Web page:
Rustic Charm At
Drakesbad Guest Ranch
Story and photos by Greg Aragon
assen Volcanic National Park is home to smoking fumaroles, mud pots,
boiling pools, meadows and streams, crystal clear lakes, forests and
towering volcanoes. It is also home to Drakesbad Guest Ranch, a 110-yr-old
mountain hideaway, where a friend and I recently spent the weekend in
a rustic bungalow below the stars.
The adventure began near the tiny Northern California
town of Chester, where we drove down a winding, 17-mile dirt and gravel
road to the entrance of the ranch. Here, we found a small outpost at
the base of a hill, surrounded by a giant meadow and a thick forest.
We then met Drakesbad managers/hosts Pat and Valerie Flack, who gave
us the rundown and showed us to our cabin.
Drakesbad Guest Ranch is a 110-yr-old mountain hideaway
in Lassen Volcanic National Park
Overlooking the meadow, the quarters were rustic and
comfortable. Like most of the ranch, it didnt come with electricity,
but made up for it in old-time charm. It came with two wooden beds,
a heater, a bathroom with shower, and solar and kerosene lamps. It also
boasted a wooden patio protruding into the field, with spectacular views
of Lassen Volcanic Park, surrounding mountains, the hot springs pool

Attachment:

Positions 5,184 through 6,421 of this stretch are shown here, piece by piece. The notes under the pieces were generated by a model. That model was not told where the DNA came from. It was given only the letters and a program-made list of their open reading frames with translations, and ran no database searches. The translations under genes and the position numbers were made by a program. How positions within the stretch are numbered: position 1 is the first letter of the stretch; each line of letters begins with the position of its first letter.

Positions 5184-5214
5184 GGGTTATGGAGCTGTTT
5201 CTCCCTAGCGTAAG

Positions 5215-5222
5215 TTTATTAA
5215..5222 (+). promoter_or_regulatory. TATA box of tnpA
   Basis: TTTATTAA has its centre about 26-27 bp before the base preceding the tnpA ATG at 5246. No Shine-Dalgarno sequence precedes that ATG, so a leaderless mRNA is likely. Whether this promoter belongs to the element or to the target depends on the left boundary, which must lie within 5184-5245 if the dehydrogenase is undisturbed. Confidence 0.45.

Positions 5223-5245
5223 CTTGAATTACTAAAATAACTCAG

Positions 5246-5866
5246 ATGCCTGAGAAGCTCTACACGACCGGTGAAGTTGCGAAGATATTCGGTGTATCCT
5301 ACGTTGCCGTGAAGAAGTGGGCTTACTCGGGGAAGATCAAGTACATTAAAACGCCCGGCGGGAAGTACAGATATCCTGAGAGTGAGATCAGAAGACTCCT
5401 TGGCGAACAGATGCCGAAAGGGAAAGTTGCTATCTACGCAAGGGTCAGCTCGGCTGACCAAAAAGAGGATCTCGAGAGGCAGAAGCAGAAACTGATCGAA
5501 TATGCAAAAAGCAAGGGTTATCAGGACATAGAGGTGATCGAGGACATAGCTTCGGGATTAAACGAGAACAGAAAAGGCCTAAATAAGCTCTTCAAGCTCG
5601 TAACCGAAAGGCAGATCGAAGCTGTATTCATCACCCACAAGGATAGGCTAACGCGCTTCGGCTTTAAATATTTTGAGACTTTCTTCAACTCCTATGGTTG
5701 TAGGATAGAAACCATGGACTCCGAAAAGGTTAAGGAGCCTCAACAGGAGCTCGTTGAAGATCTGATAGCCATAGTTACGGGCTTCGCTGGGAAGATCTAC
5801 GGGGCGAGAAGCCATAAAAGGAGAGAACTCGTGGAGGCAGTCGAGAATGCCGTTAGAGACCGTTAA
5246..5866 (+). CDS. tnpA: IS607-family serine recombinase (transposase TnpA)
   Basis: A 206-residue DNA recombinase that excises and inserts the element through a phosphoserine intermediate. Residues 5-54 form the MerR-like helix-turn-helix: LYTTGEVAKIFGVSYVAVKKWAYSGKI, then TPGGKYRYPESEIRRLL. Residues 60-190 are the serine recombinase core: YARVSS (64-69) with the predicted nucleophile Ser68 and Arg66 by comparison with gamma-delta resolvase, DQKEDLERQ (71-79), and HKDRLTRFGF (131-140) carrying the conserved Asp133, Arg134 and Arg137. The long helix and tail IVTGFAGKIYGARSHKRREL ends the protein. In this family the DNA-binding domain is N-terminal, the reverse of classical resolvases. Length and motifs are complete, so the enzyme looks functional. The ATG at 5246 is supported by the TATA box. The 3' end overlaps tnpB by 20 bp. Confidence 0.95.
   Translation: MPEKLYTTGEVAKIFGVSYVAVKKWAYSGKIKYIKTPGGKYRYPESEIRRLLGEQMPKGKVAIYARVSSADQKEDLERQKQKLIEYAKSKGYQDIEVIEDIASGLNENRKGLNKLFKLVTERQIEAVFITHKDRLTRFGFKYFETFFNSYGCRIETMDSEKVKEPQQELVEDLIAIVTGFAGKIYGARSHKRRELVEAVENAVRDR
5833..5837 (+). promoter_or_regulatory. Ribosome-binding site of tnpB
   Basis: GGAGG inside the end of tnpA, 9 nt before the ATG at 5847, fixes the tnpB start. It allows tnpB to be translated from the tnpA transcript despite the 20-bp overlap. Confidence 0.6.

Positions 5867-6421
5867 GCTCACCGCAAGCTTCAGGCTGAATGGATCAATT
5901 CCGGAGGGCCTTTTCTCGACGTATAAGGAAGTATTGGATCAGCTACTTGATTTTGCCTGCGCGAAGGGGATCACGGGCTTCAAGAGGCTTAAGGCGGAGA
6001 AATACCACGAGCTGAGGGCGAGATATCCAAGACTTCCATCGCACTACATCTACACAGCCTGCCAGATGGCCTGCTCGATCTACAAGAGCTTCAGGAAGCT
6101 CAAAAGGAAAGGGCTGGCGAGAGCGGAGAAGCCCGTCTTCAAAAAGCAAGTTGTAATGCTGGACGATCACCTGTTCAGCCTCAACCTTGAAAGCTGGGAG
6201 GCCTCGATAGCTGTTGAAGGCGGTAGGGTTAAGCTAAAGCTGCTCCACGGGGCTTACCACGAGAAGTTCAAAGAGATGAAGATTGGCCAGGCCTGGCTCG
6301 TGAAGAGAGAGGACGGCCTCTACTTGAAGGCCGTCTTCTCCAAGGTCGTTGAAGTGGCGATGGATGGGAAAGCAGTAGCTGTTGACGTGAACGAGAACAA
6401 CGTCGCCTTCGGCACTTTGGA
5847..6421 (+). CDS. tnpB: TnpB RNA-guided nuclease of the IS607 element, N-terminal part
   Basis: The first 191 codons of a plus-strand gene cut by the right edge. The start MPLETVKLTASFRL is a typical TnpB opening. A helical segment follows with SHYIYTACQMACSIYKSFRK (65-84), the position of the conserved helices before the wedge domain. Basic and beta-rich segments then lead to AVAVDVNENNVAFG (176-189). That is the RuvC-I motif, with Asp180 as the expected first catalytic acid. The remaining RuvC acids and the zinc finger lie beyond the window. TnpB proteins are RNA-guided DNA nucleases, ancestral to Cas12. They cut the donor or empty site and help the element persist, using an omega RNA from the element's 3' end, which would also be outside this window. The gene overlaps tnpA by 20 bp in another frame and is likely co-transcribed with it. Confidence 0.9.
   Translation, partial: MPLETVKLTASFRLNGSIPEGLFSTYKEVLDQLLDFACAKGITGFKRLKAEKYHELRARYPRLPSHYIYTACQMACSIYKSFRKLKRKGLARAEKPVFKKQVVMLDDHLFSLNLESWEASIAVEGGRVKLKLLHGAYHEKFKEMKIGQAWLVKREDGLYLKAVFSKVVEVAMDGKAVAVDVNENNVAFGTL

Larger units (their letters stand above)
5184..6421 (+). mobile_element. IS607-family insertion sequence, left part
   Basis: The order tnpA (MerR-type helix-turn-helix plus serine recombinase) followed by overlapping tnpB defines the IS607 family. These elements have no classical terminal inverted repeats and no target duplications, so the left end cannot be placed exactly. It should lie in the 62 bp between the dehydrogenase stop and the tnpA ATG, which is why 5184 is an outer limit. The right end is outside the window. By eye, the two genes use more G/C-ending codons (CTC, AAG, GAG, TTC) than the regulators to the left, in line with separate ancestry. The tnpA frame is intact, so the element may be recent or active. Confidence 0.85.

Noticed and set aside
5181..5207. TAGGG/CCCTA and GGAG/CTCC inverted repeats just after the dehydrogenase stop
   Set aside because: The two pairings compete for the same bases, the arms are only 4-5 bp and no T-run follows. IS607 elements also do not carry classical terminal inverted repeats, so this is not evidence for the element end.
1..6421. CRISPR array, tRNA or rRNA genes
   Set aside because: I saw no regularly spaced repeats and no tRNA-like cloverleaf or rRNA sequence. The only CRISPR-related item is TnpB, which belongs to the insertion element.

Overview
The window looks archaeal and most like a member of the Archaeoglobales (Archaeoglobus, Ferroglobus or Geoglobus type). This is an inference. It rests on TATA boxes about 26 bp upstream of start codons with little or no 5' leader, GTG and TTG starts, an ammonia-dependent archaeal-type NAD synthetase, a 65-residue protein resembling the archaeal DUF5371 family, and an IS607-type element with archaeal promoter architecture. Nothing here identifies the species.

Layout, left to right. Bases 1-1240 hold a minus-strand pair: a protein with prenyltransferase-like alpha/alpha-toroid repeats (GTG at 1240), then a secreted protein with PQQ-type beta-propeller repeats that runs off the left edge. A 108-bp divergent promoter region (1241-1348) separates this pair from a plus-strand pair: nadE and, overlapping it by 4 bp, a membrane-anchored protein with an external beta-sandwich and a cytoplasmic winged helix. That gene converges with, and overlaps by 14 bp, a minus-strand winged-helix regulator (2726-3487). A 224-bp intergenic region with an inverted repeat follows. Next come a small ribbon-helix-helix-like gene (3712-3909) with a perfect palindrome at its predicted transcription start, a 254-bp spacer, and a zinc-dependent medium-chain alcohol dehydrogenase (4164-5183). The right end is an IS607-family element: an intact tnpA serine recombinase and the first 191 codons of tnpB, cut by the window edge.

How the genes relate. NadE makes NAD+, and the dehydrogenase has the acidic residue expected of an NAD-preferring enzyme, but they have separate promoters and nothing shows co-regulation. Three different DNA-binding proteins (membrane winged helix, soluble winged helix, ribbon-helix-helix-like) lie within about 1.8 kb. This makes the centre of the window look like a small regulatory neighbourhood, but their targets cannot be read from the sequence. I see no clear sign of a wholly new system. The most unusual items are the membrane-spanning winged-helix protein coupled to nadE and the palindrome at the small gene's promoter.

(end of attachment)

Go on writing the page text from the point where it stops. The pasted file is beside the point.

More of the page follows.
and resident horses.
The porch was also a great spot to watch deer and marmots
graze in the tall grass a few feet from the room. Marmots are those
large squirrel-like animals that stand on their hind legs in the meadows,
eating and looking around.
Deer and marmots love to graze in the meadows around
Once settled into our room, we joined 20 or so other
Drakesbad guests at the main building for dinner. And this is where
things got interesting and tasty. While the ranch may be primitive
in some respects, its cuisine is anything but. The food here is exciting,
comforting and definitely gourmet.
Our meal began with a divine BLT salad with lettuce,
avocado, bacon strips, basil pesto, tomato vinaigrette and fresh mozzarella.
We accompanied this with a glass of chardonnay. For the main course
we devoured a memorable Griddled Salmon, with lobster claw meat and
giant prawn risotto; English peas, baby carrots and asparagus Vin Blanc.
For dessert we split homemade cheese cake with drunken strawberries.
Drakesbad may be rustic, but the food is gourmet
After dinner we soaked in ranchs soothing hot
mineral springs-fed pool. Still in the same spot since Drakesbad (German
for Drakes bath), opened in 1900, the pool is a great way to unwind
after a day in the 5,000-ft elevation of the mountains.
A spring-fed pool soothes guests at Drakesbad Ranch
Back at the room, I lit the kerosene lantern and read
about the legendary history of the ranch and all the hydrothermal wonders
such as natural steam vents, bubbling mud pots, hot springs and volcanic
rock that surround it.
It all started in 1900, when Alexander Sifford, an ailing
school teacher traveled three days by horse wagon with his family to
experience the healing powers of Hot Springs Valley and to drink the
soda waters of Drakes Spring, which were named for
pioneer Edward Drake. Sifford liked the land so much he purchased it